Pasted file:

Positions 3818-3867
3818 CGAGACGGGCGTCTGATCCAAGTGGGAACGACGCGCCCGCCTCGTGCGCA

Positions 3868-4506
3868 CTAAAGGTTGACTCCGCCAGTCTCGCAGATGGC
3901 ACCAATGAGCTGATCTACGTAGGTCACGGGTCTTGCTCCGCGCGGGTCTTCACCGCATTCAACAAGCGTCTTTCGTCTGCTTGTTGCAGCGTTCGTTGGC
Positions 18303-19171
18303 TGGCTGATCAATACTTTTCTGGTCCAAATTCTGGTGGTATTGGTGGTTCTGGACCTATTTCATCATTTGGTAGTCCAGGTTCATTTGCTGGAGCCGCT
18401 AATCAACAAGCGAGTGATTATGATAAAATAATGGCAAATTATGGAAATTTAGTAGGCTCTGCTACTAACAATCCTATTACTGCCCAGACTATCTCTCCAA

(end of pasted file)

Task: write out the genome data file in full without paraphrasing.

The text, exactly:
Positions 3818-3867
3818 CGAGACGGGCGTCTGATCCAAGTGGGAACGACGCGCCCGCCTCGTGCGCA

Positions 3868-4506
3868 CTAAAGGTTGACTCCGCCAGTCTCGCAGATGGC
3901 ACCAATGAGCTGATCTACGTAGGTCACGGGTCTTGCTCCGCGCGGGTCTTCACCGCATTCAACAAGCGTCTTTCGTCTGCTTGTTGCAGCGTTCGTTGGC
Positions 18303-19171
18303 TGGCTGATCAATACTTTTCTGGTCCAAATTCTGGTGGTATTGGTGGTTCTGGACCTATTTCATCATTTGGTAGTCCAGGTTCATTTGCTGGAGCCGCT
18401 AATCAACAAGCGAGTGATTATGATAAAATAATGGCAAATTATGGAAATTTAGTAGGCTCTGCTACTAACAATCCTATTACTGCCCAGACTATCTCTCCAA